It is important to understand that feelings of guilt, anxiety, pain, shame, anger, bitterness, etc. (any negative emotion basically) are detrimental to your health. As you undergo the grieving process, it will be important to fully feel every emotion that comes. And it’s even more important to release these feelings. This is critical to the healing process. You need to “go through the fire” to get to the other side. Yes, it will be hard. It will be painful. It will be unpleasant and messy. That’s okay. Life is messy sometimes. The human experience is very hard at times. Losing a loved one or experiencing a tragic event is one of those times life is allowed — even expected — to be messy. Let it be. Don’t judge yourself for feeling what you feel. Let it happen. Feel all the feels. Cry, vent, cry more, feel the pain. I felt pain literally in my chest. It felt like my heart was actually breaking open and weeping. At a point, I even felt like I was going to throw up, the anguish was so bad. And at that moment, it felt like nothing good was going to come out of this. It felt like I would never get past this pain. I was sure I would have this same heartache forever. But now I see that I did get past that deep level of pain. The heartache does subside eventually. It may never go away fully. But much like a scar on your skin, it won’t be red and swollen forever. In time, you will only notice it when you look for it.

We often hear people say, “Big boys don’t cry” or “Be a man”. These are intended to be helpful suggestions that we say because we see someone we love in pain. However, it sends the wrong message to the person in grief. It tells them that they should not cry. The message is to tough it out and get over it. It suggests that crying is a negative emotion that we don’t want to encourage. However, that may be more relief for us than the person crying. After all, it’s hard to see someone hurting. It makes us uncomfortable. But it is better to be a shoulder for them to cry on than to dissuade them from crying.

I can’t make this point clearly enough. It is dangerous to your health to stuff your feelings down. Not crying or not feeling real emotions because you want to stay strong for someone else, is a bad idea. It’s detrimental to your health. In fact, there are studies that say stuffing our feelings leads to mental and physical problems and a higher risk of heart disease and certain kinds of cancers. Read more about emotional repression and mortality here: and here:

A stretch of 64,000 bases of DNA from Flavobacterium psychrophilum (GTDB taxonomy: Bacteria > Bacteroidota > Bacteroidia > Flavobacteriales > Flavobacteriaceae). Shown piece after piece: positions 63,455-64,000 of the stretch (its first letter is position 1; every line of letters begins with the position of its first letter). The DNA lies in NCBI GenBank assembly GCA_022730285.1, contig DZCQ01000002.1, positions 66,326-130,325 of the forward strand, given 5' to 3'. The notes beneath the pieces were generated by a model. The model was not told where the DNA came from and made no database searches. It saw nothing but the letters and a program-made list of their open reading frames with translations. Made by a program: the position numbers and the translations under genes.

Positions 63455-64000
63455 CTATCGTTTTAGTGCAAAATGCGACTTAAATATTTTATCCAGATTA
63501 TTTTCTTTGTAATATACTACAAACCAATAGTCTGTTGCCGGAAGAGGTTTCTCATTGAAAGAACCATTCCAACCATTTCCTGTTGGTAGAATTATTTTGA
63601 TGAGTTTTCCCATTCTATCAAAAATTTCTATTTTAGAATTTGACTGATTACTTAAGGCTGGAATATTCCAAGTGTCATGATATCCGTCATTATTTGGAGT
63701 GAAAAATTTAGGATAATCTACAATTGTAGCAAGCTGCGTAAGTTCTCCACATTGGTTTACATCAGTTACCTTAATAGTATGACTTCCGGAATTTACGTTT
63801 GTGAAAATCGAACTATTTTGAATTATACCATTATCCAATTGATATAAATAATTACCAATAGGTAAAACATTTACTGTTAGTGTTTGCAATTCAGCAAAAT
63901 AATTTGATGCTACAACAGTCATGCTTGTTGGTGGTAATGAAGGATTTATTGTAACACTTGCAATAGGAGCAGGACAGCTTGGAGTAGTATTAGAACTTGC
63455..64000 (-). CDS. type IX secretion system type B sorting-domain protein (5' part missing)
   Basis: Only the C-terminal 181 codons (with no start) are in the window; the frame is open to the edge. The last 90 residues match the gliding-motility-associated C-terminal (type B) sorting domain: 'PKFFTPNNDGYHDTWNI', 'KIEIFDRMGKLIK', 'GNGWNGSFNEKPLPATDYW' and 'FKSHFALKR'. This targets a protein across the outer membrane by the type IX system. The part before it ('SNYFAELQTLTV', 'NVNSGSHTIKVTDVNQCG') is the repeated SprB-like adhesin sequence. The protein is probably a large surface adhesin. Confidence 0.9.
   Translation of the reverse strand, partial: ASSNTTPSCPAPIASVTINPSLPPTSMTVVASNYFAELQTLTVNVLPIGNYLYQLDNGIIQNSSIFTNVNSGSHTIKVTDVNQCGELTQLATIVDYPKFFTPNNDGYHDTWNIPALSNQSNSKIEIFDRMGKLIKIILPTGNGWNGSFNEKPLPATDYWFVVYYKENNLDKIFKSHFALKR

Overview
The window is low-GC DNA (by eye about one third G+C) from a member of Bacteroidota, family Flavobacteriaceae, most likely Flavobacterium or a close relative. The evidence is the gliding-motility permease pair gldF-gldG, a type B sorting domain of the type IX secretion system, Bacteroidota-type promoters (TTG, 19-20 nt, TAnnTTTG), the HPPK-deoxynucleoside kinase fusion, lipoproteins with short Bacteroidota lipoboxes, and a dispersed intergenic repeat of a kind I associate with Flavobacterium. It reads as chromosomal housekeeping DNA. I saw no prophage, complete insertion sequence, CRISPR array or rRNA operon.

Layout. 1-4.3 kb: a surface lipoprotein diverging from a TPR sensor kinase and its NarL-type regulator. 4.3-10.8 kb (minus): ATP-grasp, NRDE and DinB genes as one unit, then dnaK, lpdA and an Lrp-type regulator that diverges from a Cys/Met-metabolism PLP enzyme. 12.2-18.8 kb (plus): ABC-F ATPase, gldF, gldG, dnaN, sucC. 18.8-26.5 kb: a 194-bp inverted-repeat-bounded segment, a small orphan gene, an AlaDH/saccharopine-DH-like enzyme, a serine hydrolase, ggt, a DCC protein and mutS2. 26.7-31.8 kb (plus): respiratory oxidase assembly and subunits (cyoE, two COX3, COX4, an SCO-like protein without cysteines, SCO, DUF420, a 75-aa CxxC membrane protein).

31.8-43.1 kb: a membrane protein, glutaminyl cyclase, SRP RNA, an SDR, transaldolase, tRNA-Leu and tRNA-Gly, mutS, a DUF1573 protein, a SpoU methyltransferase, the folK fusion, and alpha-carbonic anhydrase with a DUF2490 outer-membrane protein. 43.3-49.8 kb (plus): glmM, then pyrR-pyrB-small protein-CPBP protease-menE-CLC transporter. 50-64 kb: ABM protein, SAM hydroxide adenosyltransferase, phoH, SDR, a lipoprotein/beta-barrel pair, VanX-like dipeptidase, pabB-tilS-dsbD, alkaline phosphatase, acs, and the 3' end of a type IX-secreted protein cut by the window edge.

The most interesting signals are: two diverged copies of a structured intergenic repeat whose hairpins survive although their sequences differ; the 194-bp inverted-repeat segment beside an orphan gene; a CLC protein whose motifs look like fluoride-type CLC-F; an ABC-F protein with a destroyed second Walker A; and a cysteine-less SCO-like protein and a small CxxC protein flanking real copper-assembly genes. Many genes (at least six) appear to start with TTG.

So here I sit, six months after the pain from one career ending, the loss of my loving mother and my sweet fur baby. I’ve felt all the feelings I could feel. I’ve let the grief show itself in all the ways it needed to. I prayed, talked to trusted friends and family, meditated, worked out, done restorative yoga, read scripture, taken very, very long showers (there is just something healing and symbolic about water washing away the pain), and visualized positive imagery of my mom and pet with angel wings, smiling, and looking down at me with love. These are things I’ve done. I encourage you to explore the things that bring comfort to you.

If or when you undergo a loss, please connect with someone who understands. Talk to people about your feelings. That may be a trusted friend or relative, a counselor, coach, clergyman, or even lean on a personal relationship with your Spiritual God or Universal Power. Everyone is different so you need to do what speaks to your heart.nd please know that everything that is put in your life, including the bad or hurtful things, is put there to teach you something. And to resist it will allow it to persist. So, don’t deny the pain. Feel it. Allow it. And you will get beyond it eventually in a healthy way.